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Robert the Bruce: A Tale of the Guardians (Guardians Trilogy) Hardcover – August 6, 2013
"Children of Blood and Bone"
Tomi Adeyemi conjures a stunning world of dark magic and danger in her West African-inspired fantasy debut. Pre-order today
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The second volume in Whyte’s Guardians series is a bold, brash tribute to Robert the Bruce, one of medieval Scotland’s fiercest warriors and its most revered king. Following the formula he established in The Forest Laird, his fictional biography of William Wallace, Whyte traces Robert’s childhood, adolescence, and eventual evolution into a stalwart leader and champion of Scottish independence. As Edward I of England continues his quest to transform his unwilling neighbor to the north into his personal fiefdom, Robert develops the military and political skills necessary in order to lead a rebellion and liberate his beloved nation. All roads in this series can and must lead to the bloody Battle of Bannockburn as Whyte introduces James Douglas, setting the stage for the next installment in this series. Historical-fiction fans will dig into this meaty Highland saga. --Margaret Flanagan
“Of the scores of novels based on Arthurian legend, Whyte's Camulod series is distinctive, particularly in the rendering of its leading players and the residual Roman influences that survived in Britain during the Dark Ages.” ―The Washington Post on Uther
“Few authors can match Whyte when it comes to epic battle scenes.” ―Publishers Weekly on Standard of Honor
“Whyte, a master at painting pictures on an epic-sized canvas, pulls the reader into the story with his usual deft combination of historical drama and old-fashioned adventure.” ―Booklist on Knights of the Black and White
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Whyte makes the period come alive, you can smell the food roasting on a spit at a military encampment, you will learn what type of weapons the soldiers carried and how they used them. He makes these vague figures from history come alive, they are living breathing human beings with thoughts and fears.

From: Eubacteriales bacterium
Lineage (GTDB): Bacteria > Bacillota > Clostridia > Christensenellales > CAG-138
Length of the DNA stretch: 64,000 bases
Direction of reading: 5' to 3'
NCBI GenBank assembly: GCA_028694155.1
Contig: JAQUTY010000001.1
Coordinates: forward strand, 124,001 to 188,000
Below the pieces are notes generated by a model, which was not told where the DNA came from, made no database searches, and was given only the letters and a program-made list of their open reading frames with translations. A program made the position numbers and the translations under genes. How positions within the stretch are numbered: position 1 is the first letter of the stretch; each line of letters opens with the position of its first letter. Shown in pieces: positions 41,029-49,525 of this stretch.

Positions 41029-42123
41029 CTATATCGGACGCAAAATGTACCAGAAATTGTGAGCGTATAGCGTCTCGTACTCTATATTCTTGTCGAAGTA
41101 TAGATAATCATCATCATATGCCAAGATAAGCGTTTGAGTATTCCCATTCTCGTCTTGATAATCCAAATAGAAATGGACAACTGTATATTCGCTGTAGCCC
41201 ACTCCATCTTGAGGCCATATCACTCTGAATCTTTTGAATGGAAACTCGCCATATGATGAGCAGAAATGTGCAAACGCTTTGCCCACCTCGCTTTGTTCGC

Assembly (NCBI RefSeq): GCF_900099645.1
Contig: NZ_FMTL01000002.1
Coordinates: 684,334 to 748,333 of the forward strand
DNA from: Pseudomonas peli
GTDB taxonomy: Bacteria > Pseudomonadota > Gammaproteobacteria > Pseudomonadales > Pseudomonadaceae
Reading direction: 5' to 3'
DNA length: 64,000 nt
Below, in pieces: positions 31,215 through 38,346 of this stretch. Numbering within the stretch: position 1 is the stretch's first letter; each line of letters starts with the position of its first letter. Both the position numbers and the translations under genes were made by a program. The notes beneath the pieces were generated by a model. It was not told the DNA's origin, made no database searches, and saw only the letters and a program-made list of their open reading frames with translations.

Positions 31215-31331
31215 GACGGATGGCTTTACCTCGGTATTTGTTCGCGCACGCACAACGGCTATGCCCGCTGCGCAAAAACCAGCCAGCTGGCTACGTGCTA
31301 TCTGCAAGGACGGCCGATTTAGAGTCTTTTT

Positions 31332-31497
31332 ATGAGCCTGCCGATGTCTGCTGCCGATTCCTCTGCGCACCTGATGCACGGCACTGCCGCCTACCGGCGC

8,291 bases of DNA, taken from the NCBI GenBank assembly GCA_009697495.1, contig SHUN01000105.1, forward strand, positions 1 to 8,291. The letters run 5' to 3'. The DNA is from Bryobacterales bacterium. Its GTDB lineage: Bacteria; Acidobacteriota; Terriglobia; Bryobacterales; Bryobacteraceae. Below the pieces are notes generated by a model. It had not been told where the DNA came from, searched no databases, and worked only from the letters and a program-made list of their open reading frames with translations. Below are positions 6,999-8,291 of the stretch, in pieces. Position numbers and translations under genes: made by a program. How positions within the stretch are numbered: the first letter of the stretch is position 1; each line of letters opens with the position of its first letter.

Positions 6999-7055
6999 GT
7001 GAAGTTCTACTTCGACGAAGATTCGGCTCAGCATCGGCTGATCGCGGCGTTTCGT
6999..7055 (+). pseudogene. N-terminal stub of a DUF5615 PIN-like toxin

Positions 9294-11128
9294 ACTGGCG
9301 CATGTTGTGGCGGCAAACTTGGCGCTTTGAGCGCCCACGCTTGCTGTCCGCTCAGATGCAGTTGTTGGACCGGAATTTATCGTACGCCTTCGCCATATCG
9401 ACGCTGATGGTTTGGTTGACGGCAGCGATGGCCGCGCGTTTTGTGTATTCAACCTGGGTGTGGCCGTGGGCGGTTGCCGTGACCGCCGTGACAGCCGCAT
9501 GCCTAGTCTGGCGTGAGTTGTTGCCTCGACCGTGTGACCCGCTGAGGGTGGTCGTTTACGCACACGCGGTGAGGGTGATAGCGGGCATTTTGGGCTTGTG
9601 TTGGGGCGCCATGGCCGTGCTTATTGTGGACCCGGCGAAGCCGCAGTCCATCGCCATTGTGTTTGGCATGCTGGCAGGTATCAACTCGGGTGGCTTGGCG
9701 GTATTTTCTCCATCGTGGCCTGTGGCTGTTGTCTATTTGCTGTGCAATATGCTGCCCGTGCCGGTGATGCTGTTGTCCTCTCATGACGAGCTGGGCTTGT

That being said in my opinion (and this is the opinion of a huge fan), this is not his best work. I must state that I am only 3/4 of the way through this book but and it pains me to say this....it drags. I can't say there are not parts of the Camolud Chronicles that are not slow but I always cannot wait to get to the next chapter. This book gets a bit too mired in the younger Bruce's days leading up to his marriage. It will probably pick up beyond that point but I find myself not as eager as I usually am to get to the next page.
This is the second of Whyte's Guardians of Scotland books, the first was about William Wallace and that book was fantastic, it also ended on somewhat of a cliffhanger, I was really hoping that Whyte was going to pick it up from there but that may not be the case. Whyte has a penchant for telling the story BEHIND the "known" story. The Camolud series begins generations BEFORE Arthur is born and from what I have read he only grudgingly went beyond Arthurs coronation because so many fans clamored for him to continue.
While Robert the Bruce is a fascinating historical figure I find myself wanting more of William Wallace. Yes Braveheart was a great movie but any history buff knows it was only vaguely based in real history. I look forward to more of Whyte's take on the mythical Wallace.
That being said this is still an interesting book and maybe as it goes on Whyte will be able to surmise some of the questions behind Bruce's behaviors. Any student of the period know that Bruce went back and forth in his loyalties and I think Whyte is trying to surmise what was behind some of that behavior.
Buy this book, read this book BUT if you are new to Whyte don't start with this one.
I recognize that both of these books are historic fiction, but, I wonder what both William Wallace and Robert Bruce would say about current events. Would they have changed anything that they did back then? I think not. Thank you for writing these great books.
I'd describe this book as both banal and listless. The history is excellent and very well researched; however, the characters are dull and limpid.
I was so excited when I saw Whyte had started a new series and so disappointed once I read the first book.